Andrew Montford: Why Should Anyone Believe What Climate Models Predict?
For years, computer simulations have predicted that sea ice should be disappearing from the Poles. Now, with the news that Antarctic sea-ice levels have hit new highs, comes yet another mishap to tarnish the credibility of climate science.
Climatologists base their doom-laden predictions of the Earth’s climate on computer simulations.
But these have long been the subject of ridicule because of their stunning failure to predict the pause in warming – nearly 18 years long on some measures – since the turn of the last century.
It’s the same with sea ice. We hear a great deal about the decline in Arctic sea ice, in line with or even ahead of predictions.
But why are environmentalists and scientists so much less keen to discuss the long-term increase in the southern hemisphere?
In fact, across the globe, there are about one million square kilometres more sea ice than 35 years ago, which is when satellite measurements began.
It’s fair to say that this has been something of an embarrassment for climate modellers. But it doesn’t stop there.
In recent days a new scandal over the integrity of temperature data has emerged, this time in America, where it has been revealed as much as 40 per cent of temperature data there are not real thermometer readings.
Many temperature stations have closed, but rather than stop recording data from these posts, the authorities have taken the remarkable step of ‘estimating’ temperatures based on the records of surrounding stations.
So vast swathes of the data are actually from ‘zombie’ stations that have long since disappeared. This is bad enough, but it has also been discovered that the US’s National Oceanic and Atmospheric Administration is using estimates even when perfectly good raw data is available to it – and that it has adjusted historical records.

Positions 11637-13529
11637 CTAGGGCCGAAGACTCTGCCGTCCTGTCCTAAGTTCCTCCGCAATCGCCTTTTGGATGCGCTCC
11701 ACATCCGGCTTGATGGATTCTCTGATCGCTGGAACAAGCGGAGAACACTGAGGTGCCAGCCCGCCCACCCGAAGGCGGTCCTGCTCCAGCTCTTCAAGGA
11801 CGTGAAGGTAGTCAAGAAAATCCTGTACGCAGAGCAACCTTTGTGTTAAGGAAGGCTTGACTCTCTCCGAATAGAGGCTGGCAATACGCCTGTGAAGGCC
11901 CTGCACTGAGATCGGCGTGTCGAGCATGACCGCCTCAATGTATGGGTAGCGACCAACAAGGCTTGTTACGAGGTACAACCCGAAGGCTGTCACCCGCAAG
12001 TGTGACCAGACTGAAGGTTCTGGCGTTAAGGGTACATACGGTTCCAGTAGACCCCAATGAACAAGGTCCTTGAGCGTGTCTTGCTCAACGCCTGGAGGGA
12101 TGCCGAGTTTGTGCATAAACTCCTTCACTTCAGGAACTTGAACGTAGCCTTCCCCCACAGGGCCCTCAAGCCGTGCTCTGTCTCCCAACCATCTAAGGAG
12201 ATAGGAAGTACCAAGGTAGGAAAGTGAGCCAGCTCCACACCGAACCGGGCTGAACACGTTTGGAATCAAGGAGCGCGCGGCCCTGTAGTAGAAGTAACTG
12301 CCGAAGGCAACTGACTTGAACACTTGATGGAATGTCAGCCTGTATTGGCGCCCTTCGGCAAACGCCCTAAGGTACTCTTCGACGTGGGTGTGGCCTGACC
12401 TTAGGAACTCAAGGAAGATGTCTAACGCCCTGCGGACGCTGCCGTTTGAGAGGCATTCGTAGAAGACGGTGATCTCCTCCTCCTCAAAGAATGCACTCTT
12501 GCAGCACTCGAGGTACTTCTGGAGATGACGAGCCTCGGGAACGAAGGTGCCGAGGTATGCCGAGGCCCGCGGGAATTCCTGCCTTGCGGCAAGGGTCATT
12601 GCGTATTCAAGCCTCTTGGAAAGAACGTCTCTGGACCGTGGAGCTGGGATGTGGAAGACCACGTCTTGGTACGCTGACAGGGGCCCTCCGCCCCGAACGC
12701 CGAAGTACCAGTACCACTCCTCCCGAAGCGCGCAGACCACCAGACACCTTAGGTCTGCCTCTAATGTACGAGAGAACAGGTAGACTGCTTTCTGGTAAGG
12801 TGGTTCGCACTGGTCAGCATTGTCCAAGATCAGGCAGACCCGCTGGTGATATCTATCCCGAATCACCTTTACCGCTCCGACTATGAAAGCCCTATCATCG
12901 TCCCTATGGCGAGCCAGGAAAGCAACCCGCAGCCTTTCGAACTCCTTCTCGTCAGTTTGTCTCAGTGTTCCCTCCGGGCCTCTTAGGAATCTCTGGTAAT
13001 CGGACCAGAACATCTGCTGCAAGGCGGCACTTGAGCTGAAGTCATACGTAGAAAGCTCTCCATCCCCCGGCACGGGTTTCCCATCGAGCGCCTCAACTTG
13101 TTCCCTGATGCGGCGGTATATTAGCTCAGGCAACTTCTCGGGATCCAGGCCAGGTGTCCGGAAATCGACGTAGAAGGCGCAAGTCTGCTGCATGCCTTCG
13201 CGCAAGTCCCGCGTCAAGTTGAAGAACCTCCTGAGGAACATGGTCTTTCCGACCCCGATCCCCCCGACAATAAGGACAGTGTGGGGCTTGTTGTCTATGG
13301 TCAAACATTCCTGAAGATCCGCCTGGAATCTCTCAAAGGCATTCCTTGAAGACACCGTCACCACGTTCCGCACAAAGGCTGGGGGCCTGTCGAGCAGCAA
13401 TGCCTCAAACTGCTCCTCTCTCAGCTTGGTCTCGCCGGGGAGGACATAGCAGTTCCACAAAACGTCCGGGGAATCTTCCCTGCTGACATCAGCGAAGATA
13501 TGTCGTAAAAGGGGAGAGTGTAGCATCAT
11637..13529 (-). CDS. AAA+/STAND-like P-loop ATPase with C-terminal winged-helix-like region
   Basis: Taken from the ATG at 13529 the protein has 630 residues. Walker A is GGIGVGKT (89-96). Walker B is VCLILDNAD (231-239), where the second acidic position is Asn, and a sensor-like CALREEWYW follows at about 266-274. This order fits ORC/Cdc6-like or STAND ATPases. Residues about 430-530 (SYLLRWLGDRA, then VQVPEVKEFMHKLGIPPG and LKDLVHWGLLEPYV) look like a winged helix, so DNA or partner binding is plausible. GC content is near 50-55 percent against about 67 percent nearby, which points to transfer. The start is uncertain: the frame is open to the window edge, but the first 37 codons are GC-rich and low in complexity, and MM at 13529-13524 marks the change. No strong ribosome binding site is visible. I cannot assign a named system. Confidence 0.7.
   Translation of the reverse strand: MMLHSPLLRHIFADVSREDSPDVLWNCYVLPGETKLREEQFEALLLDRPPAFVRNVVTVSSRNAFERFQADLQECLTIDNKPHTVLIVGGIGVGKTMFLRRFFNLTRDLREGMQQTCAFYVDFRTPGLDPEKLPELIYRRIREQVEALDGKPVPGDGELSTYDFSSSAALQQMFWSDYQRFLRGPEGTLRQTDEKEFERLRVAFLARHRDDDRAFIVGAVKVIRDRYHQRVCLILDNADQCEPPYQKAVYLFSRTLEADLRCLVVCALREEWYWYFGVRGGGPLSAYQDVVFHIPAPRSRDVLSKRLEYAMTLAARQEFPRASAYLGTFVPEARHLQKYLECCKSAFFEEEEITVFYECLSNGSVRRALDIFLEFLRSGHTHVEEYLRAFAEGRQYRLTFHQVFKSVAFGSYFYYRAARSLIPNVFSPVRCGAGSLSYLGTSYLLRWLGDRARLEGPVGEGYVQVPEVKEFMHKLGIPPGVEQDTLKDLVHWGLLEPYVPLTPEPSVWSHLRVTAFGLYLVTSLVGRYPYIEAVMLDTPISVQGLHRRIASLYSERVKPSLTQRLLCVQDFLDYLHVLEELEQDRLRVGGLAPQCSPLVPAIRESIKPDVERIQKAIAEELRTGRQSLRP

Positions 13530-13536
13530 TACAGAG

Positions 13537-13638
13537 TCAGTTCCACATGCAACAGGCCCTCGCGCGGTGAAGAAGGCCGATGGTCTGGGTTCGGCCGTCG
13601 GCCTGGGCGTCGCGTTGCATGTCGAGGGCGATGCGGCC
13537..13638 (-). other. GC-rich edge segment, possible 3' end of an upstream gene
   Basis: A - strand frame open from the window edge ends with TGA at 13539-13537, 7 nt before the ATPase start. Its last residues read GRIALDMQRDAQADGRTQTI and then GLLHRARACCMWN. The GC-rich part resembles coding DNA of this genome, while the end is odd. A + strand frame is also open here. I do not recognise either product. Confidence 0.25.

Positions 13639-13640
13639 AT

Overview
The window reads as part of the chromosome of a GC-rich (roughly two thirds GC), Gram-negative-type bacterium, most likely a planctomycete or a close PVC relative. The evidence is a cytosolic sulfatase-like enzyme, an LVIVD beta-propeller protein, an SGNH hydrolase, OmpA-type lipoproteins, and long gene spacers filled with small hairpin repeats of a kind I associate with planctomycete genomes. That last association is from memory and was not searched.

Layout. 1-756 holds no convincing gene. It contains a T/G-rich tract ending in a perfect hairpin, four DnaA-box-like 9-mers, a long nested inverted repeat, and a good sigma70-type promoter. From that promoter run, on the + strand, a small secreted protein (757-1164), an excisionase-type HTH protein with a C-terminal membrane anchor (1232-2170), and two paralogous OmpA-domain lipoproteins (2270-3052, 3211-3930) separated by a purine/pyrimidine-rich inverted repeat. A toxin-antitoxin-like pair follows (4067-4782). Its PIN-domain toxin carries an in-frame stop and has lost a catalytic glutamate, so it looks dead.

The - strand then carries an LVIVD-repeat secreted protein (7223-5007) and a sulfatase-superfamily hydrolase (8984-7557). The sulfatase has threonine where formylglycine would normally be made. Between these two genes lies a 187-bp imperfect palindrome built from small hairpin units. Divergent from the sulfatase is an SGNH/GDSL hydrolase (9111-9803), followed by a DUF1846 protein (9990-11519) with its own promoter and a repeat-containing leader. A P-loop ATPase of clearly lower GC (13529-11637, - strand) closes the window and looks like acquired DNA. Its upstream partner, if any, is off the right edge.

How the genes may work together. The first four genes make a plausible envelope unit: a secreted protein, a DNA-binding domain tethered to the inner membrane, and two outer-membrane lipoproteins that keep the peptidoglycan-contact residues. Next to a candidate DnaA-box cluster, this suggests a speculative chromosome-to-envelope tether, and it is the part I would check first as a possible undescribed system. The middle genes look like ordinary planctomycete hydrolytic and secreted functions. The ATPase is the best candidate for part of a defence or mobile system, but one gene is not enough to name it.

Why should it do this? Many have noted that the effect of all these changes is to produce a warmer present and a colder past, with the net result being the impression of much faster warming.
They draw their conclusions accordingly.
Naturally, if the US temperature records are indeed found to have been manipulated, this is unlikely to greatly affect our overall picture of rising temperatures at the end of the last century and a standstill thereafter.
The US is, after all, only a small proportion of the globe.
Similarly, climatologists’ difficulties with the sea ice may be of little scientific significance in the greater scheme of things.
We have only a few decades of data, and in climate terms this is probably too short to demonstrate that either the Antarctic increase or the Arctic decrease is anything other than natural variability.
But the relentless focus by activist scientists on the Arctic decline does suggest a political imperative rather than a scientific one – and when put together with the story of the US temperature records, it’s hard to avoid the impression that what the public is being told is less than the unvarnished truth.
As their credulity is stretched more and more, the public will – quite rightly – treat demands for action with increasing caution…